We ended up dating through much of the fall. He was a drummer and, along with his friends, introduced me to the music I still today – metal, the heavier, the better. It was the beginning of my enigma-laced persona. I’ll never forget attending a metal show wearing a floral pink shirt, surrounded by tattoos, black and mohawks in the mosh pit. I’ve done away with the pink flowers, but I still carry those contradictions.
We had a good run, but like most things, it came to an end. He some issues with an ex girlfriend and moved to a new school around the same time. I ended up in hospital homebound for a couple months after some complications from surgery. I saw him periodically until I was 16 with a car of my own, but then we drifted apart and he faded into memory.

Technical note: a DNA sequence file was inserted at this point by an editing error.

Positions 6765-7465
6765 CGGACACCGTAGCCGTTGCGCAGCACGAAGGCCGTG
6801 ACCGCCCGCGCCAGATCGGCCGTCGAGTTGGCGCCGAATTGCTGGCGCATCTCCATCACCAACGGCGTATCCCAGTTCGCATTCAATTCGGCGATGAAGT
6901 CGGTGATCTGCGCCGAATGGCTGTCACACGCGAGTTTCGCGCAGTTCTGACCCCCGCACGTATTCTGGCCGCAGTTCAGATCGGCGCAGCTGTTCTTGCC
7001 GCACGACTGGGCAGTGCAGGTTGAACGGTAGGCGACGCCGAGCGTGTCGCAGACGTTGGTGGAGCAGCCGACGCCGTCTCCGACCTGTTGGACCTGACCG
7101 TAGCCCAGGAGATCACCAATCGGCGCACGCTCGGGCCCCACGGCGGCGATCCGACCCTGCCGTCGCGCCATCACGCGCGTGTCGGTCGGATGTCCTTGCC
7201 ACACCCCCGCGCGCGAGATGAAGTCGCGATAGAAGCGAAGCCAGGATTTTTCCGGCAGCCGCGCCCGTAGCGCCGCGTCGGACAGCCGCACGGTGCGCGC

I have a rule that I only check my personal Facebook page from my phone (this helps me stay focused on work on my computer). As a result, I never see the messages that arrive from people outside my friend network. I had a few minutes yesterday afternoon and I decided to check those messages for the first time on over a year. (Note to self: don’t wait so long next time!). There were several messages from men after seeing me on the Jeff Probst Show, one from an old childhood friend (love this part of social networking!) and one from the boyfriend of the fall of freshman year: